Fancy a little quiz about parsing JSON texts in VBA?

Here are five questions related to parsing JSON texts in VBA. If you can answer all questions correctly at once, we sincerily congratulate you! Parsing JSON texts in VBA has little secrets left for you. If you do not know the answer to all questions, please don't worry. It is absolutely normal. This is why we have built this website! We hope that the website will help you to develop your knowledge about parsing JSON texts in VBA. Enjoy!

Question 1

  1. Is the following JSON text valid?
  2. If not, why not? If yes, can it be parsed into VBA?
{"JSON":{"JSON":{"JSON":{"JSON":{"JSON":{"JSON":{"JSON":{"JSON":{"JSON":{"JSON":"VBA"}}}}}}}}}}
Answer to Question 1

Answer to Question 1

  1. Yes, the JSON text is valid. Nesting, to whatever depth should not be a problem. Most JSON texts will use nesting, giving depth to the JSON text. For example, in the JSON text above, the depth is 10. Nesting is a key strength of the JSON format and often facilitates the data exchange. In practice however, we have never come across a JSON text that has a depth of more than, say 20. It is hard to imagine that JSON texts with depths of 1000, 10000 or 100000 would be the most efficient way to exchange data. Nevertheless, the JSON format allows it.
  2. The JSON text can be parsed into VBA. All VBA JSON parsers should be able to do this. The exchange of data between VBA an the JSON text should be perfect. Here is the VBA code, using our JSON parser.

    Just for fun, we have tried to parse a JSON text with depth 1000 in VBA.

    {“JSON”:{“JSON”:{“JSON”: …1000 times in total… {“JSON”:”VBA”} …1000 times in total… }}}

    It works fine. And VBA parsing is still super fast!

Question 2

  1. Is the following JSON text valid?
  2. If not, why not? If yes, can it be parsed into VBA?
{
"JSON":"VBA1",
"JSON":"VBA2"
}
Answer to Question 2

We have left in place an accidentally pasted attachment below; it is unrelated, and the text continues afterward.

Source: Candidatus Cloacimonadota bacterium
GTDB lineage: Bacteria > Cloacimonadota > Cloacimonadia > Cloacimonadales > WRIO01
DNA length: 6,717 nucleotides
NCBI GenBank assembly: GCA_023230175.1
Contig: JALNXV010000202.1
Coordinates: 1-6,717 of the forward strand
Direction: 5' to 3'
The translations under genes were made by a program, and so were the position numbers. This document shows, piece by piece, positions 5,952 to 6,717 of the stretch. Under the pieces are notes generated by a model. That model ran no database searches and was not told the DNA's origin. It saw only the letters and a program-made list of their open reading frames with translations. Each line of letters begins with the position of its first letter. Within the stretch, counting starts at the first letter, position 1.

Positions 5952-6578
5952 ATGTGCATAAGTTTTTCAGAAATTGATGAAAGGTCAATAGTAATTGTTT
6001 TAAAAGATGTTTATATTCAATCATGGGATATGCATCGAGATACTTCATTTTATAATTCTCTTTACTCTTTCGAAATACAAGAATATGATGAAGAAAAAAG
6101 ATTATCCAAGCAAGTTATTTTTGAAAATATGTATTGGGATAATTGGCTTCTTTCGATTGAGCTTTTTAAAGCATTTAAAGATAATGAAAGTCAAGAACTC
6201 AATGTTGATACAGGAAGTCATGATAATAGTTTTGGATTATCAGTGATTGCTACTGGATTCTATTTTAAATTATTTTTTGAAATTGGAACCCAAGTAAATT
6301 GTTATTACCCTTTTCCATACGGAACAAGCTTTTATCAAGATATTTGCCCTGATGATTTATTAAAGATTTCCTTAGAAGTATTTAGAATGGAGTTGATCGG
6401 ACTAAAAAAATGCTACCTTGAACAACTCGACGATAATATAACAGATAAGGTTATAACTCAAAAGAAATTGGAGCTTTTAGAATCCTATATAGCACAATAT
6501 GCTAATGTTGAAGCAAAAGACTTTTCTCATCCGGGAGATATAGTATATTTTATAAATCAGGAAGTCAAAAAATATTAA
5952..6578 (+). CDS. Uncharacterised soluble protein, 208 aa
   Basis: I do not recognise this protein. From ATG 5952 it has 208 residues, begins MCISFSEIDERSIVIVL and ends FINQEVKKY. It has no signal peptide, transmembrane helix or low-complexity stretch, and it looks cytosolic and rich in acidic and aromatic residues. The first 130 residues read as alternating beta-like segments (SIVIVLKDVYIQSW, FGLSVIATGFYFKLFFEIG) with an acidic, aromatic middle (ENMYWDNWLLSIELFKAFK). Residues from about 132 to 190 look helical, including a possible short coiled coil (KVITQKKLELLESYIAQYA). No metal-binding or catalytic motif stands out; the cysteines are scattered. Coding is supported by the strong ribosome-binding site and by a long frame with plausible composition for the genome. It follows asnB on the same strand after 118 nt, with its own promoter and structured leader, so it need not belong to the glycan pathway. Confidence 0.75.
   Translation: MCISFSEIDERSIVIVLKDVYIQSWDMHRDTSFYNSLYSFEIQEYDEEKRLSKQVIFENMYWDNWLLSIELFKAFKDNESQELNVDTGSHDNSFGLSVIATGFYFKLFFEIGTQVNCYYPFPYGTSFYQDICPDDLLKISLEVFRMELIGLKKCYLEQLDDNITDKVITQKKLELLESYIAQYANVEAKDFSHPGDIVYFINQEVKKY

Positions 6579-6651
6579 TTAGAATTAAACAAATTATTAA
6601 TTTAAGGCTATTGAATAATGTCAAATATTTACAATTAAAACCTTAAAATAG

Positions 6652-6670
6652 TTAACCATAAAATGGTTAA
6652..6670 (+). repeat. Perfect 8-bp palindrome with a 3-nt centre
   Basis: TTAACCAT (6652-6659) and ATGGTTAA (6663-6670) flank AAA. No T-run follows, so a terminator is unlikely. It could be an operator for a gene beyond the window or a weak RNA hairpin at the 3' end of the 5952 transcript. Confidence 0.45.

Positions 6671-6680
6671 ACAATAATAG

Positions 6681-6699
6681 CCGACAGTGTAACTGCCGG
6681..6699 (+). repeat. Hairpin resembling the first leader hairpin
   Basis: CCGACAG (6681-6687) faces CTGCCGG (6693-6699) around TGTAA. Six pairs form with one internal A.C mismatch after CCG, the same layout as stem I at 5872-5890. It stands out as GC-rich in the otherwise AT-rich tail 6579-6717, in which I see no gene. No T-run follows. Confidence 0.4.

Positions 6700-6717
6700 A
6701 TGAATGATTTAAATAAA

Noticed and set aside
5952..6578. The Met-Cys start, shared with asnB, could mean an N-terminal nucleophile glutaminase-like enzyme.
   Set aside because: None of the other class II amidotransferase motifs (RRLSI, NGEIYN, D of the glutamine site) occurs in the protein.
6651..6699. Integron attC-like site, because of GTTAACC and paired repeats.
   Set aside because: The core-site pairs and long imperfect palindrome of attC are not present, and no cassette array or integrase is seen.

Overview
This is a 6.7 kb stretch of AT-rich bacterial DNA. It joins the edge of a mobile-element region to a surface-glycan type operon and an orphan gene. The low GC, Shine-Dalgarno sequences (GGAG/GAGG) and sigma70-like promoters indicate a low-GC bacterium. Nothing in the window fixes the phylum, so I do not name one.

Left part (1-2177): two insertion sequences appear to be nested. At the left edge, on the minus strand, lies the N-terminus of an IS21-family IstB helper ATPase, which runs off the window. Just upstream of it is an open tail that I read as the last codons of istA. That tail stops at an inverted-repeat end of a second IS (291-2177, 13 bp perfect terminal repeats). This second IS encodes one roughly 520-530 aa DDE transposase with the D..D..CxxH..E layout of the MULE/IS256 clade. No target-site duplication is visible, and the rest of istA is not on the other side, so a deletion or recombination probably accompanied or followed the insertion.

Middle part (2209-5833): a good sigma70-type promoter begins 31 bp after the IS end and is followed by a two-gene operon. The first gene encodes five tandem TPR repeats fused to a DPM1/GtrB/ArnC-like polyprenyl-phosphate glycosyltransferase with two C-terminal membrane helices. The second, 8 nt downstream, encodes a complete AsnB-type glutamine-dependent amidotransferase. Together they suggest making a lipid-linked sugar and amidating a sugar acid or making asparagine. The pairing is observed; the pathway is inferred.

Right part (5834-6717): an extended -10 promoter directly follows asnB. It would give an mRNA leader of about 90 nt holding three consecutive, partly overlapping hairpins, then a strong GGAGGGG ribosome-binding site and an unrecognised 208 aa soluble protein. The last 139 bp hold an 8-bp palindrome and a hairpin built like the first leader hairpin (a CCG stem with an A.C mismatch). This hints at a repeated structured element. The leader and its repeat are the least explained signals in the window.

Answer to question 2

  1. Yes, the JSON text is valid. Even though the name “JSON” occurs twice at the same depth in the JSON text. In the definition of the format The JSON Data Interchange Format, Standard ECMA-404, 1st Edition / October 2013, the possibility of equal names (in a name/value pair) at the same depth of the JSON text, has not been forbidden. To us, this was slightly suprising. In practice, it probably doesn’t make a big difference. Until now, we have never come across a real-life JSON text that had two equal names at the same depth. As the main purpose of the JSON format is to exchange data, common sense implies that every data item in the JSON text should have a unique path in the JSON text, the path being the sequence of names that leads to the data item. If there are multiple data item with the same path, there is a data extraction problem. In the JSON text above, suppose you want to get the data item associated to the name “JSON”? Which one is it? Both “VBA 1” or “VBA 2” are correct.
  2. The question whether of not this JSON text can be parsed into VBA cannot be answered in general. It depends on the JSON parser that you are using. The JSON parser on this website maps the data that is in the JSON text into a VBA dictionary. As duplicate keys are not allowed inside a VBA dictionary, our JSON parser is not able to parse this JSON text. Our JSON parser will generate an error. It is not unthinkable that there exists JSON parsers in VBA that can do it (although we haven’t seen one that can do this).

Question 3

  1. Is the following JSON text valid?